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Wednesday, December 15, 2004
Ubicomp, or ubiquitous computing, is the inevitable result the convergence I described yesterday in "The Business Singularity." Inevitable? Consider:
...the new schema for Internet Protocol addressing, IPv6, which, with its 128-bit address space, provides some 6.5 x 10²³ addresses for every square meter on the surface of our planet, and therefore quite abundantly enough for every pen and stamp and book and door in the world to talk to each other. And of course it is a future economically latent in the need of manufacturers and marketers for continuous growth, and the identification of vast new markets beyond the desktop, laptop, personal audio player and mobile phone.
All watched over by machines of loving grace: Some ethical guidelines for user experience in ubiquitous-computing settingsby Adam Greenfield in the current Boxes and Arrows makes the case for ethical guidelines in user-interface design in the ubicomp, always-on environment. The theme will be familiar if you heard me speak at TechLearn this year: like atomic energy, the new computing environment has the potential for wonderful rewards or utter catastrophe. Says Greenfield,

With all due respect, we have seen that products designed by engineers, or whose design is permitted to default to the tastes, preferences and predilections of engineers, almost always fail end users (unless those end users are themselves engineers).

This is not an indictment of engineers.* They are given a narrow technical brief, and within the envelope available to them they return solutions. It is not in their mandate to consider the social and environmental impact of their work.
What could happen? Greenfield envisions this:
Imagine the feeling of being stuck in voice-mail limbo, or fighting unwanted auto-formatting in a word processing program, or trying to quickly silence an unexpectedly ringing phone by touch, amid the hissing of fellow moviegoers - except all the time, and everywhere, and in the most intimate circumstances of our lives. Levels of discomfort we accept as routine (even, despite everything we know, inevitable!) in the reasonably delimited scenarios presented by our other artifacts will have redoubled impact in a ubicomp world.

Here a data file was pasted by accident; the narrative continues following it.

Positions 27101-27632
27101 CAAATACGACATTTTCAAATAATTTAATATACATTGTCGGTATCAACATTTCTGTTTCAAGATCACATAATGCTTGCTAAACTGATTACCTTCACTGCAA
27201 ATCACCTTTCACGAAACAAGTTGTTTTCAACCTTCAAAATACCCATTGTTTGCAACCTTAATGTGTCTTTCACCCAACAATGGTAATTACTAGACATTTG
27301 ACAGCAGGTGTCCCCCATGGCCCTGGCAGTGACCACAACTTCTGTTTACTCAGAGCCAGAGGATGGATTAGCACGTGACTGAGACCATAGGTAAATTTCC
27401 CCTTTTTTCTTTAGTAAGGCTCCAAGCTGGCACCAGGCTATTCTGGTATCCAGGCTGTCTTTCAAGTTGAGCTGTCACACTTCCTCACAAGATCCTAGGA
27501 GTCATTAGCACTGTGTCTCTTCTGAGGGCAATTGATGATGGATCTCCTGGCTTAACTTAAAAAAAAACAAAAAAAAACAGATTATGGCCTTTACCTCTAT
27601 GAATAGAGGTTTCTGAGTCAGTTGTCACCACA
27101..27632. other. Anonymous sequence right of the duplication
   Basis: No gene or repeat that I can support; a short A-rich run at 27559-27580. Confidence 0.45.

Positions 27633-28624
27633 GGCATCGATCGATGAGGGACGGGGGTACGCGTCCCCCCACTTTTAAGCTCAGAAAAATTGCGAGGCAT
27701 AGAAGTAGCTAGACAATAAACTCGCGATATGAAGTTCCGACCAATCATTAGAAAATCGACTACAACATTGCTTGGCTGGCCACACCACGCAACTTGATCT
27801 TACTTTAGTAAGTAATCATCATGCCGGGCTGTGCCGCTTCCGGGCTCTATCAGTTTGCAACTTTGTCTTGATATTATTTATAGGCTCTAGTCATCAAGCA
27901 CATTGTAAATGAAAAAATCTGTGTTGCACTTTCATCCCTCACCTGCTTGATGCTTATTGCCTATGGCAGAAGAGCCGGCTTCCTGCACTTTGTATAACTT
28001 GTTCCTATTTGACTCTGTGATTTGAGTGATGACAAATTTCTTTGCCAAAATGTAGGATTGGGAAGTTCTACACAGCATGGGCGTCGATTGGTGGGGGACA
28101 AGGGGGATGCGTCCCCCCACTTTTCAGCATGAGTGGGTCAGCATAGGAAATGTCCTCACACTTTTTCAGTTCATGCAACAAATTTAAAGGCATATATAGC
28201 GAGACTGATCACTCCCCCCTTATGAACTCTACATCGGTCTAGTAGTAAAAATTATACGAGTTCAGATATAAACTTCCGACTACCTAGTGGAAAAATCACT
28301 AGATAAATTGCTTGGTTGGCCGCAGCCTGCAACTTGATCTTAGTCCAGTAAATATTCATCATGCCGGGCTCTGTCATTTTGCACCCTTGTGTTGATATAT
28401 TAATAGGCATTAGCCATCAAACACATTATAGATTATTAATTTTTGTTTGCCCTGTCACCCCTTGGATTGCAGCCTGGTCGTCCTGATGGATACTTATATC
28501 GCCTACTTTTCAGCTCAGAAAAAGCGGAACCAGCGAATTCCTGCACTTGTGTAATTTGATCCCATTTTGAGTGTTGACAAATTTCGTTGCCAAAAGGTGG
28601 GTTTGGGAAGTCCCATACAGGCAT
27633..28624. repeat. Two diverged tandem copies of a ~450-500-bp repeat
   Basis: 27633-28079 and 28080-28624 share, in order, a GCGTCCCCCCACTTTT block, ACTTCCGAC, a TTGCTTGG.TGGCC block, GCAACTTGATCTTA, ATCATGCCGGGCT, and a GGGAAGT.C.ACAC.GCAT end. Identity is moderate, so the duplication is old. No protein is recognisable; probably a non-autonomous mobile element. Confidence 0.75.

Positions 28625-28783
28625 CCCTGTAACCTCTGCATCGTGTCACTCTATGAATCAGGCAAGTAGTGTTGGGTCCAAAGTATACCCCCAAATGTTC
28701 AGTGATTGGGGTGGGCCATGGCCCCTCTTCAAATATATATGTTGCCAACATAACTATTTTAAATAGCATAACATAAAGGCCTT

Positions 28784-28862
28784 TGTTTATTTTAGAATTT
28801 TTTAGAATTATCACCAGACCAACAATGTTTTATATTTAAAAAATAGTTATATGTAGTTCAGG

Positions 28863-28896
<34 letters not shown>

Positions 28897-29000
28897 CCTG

I am more fearful of how Dilbert's pointy-haired boss and his HR Director Catbert will use continuous surveillance to ruin people's lives. And don't get me going on the TSA that frisks me at airports or its parent, the Department of Homeland Security.

Greenfield proposes a starter set of principles for user-experience professionals.
  • Default to harmlessness. Ubiquitous systems must default to a mode that ensures their users’ (physical, psychic and financial) safety.

  • Be self-disclosing. Ubiquitous systems must contain provisions for immediate and transparent querying of their ownership, use, capabilities, etc., such that human beings encountering them are empowered to make informed decisions regarding exposure to same.

  • Be conservative of face. Ubiquitous systems are always already social systems, and must contain provisions such that wherever possible they not unnecessarily embarrass, humiliate, or shame their users.

  • Be conservative of time. Ubiquitous systems must not introduce undue complications into ordinary operations.

  • Be deniable. Ubiquitous systems must offer users the ability to opt out, always and at any point.
These guidelines are a step in the right direction, but implementing them takes a commitment to humanism that's hardly a defining characteristic of engineers and geeks. Instructional designers and developers, courses are dying; please get involved in user interface design, where you're badly needed.

*Especially not you, Philip.


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